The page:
Tonsil cancer typically attacks the palatine tonsils located at the back of the throat. The tonsils are essentially a filter for what we inhale and ingest and help protect us from infection.
Tobacco use and alcohol consumption have long been linked to various forms of oropharyngeal cancer, including tonsil cancer. New studies are also showing a significant connection between tonsil cancer and infection with human papillomavirus, also known as HPV.
According to the Journal of Clinical Oncology, approximately 70 percent of tonsil cancer cases can be attributed to HPV infection. This makes HPV the leading cause of oral cancer. It is estimated that HPV will be responsible for more cases of oral cancer than cervical cancer by the year 2020. Other potential risk factors for tonsil cancer include:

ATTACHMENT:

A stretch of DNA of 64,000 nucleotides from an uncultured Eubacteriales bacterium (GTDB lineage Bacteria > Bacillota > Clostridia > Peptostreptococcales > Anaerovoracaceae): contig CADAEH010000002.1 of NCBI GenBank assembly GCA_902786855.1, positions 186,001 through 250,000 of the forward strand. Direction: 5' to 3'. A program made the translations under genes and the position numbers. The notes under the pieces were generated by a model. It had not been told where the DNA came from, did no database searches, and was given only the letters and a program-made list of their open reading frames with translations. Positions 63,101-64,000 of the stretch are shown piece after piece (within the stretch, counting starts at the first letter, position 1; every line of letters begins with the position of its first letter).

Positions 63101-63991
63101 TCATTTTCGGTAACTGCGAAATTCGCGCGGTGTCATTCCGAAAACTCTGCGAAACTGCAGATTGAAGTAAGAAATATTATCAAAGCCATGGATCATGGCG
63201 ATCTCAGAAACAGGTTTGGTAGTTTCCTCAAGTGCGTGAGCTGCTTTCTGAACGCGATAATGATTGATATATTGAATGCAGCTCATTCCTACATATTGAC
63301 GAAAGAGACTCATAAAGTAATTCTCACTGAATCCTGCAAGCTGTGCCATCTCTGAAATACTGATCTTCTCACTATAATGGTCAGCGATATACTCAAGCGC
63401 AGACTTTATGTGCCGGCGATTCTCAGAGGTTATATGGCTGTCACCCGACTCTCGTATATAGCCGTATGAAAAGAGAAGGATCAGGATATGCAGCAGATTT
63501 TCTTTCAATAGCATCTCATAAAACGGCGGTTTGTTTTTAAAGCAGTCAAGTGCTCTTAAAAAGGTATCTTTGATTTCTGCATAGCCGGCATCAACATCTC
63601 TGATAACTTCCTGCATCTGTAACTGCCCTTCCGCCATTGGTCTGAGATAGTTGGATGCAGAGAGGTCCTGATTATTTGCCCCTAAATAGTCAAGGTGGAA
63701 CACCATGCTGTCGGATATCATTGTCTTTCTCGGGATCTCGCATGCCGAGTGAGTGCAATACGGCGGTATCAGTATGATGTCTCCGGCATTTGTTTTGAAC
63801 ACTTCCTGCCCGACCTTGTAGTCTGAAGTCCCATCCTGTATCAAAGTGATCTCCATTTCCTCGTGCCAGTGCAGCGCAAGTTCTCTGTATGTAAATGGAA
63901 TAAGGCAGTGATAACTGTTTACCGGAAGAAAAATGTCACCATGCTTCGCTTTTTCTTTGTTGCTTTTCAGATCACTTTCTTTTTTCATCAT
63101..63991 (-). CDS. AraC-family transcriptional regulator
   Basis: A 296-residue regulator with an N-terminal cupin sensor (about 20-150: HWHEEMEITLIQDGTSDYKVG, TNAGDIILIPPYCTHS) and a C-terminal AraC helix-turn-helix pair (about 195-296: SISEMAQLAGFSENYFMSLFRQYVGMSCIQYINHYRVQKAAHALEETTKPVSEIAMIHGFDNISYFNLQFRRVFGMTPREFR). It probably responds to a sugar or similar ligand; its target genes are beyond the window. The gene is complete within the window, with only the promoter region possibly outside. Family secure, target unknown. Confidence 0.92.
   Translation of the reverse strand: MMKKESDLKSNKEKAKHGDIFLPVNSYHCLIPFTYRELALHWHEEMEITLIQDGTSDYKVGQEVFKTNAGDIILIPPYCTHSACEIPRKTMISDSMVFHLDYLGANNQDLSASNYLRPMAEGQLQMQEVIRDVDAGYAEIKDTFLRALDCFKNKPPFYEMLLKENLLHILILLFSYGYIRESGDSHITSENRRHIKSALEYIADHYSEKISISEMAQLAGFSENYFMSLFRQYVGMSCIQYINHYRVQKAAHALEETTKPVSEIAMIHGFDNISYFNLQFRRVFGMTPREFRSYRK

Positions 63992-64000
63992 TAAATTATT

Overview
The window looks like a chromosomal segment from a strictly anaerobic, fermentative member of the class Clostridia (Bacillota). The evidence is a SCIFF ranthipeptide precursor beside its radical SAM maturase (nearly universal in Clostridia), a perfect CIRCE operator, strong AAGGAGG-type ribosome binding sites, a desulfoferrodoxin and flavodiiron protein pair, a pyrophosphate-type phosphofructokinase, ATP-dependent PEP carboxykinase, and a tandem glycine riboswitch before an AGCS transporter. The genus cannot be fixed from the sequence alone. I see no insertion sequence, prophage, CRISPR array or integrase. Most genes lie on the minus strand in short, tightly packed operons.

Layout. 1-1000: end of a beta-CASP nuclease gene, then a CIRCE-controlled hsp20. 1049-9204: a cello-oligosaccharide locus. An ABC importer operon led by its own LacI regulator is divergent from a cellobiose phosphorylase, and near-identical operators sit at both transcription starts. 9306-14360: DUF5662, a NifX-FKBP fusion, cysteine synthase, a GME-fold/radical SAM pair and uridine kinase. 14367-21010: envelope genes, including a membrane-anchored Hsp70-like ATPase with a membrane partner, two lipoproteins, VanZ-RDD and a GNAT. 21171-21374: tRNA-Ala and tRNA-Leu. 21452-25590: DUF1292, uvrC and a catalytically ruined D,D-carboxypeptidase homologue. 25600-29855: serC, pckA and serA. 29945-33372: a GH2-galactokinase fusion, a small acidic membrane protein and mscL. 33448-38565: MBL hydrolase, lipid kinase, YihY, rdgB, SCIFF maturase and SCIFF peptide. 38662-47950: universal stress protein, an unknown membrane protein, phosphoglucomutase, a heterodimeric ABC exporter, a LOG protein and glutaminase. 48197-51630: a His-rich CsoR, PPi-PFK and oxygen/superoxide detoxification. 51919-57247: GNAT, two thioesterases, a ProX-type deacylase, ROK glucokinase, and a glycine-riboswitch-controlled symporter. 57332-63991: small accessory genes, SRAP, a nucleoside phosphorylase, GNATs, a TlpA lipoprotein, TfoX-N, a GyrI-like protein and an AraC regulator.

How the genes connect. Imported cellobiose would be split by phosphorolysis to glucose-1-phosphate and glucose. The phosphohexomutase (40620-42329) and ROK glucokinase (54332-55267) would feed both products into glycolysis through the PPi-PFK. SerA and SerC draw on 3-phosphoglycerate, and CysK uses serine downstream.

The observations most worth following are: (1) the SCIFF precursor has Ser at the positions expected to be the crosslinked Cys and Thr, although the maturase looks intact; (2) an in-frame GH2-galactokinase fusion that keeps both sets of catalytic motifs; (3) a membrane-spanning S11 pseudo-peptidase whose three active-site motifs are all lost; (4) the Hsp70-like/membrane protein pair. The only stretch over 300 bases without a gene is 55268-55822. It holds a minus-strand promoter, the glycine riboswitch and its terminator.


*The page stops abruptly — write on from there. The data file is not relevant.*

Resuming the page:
In the early stages, tonsil cancer is often mistaken by the patient for a viral illness, such as a sore throat. Other potential symptoms include:
The process of diagnosing tonsil cancer begins with a thorough patient history and a targeted physical exam using a variety of techniques, including inspection and palpation. This is typically followed by various imaging and diagnostic tests to confirm the diagnosis and to rule out other potential causes of your symptoms, including:
Following diagnosis, the UC Irvine tumor board will develop an individualized treatment plan based on the location, size, type, and depth of the tumor. The tumor board includes specialists in head and neck cancer, radiation therapy, medical oncology (chemotherapy specialists), radiologists and pathologists. All your imaging and pathology (biopsy slides) are reviewed as a group and a plan is established that best fits the individual patient. Treatment typically includes one or more of the following: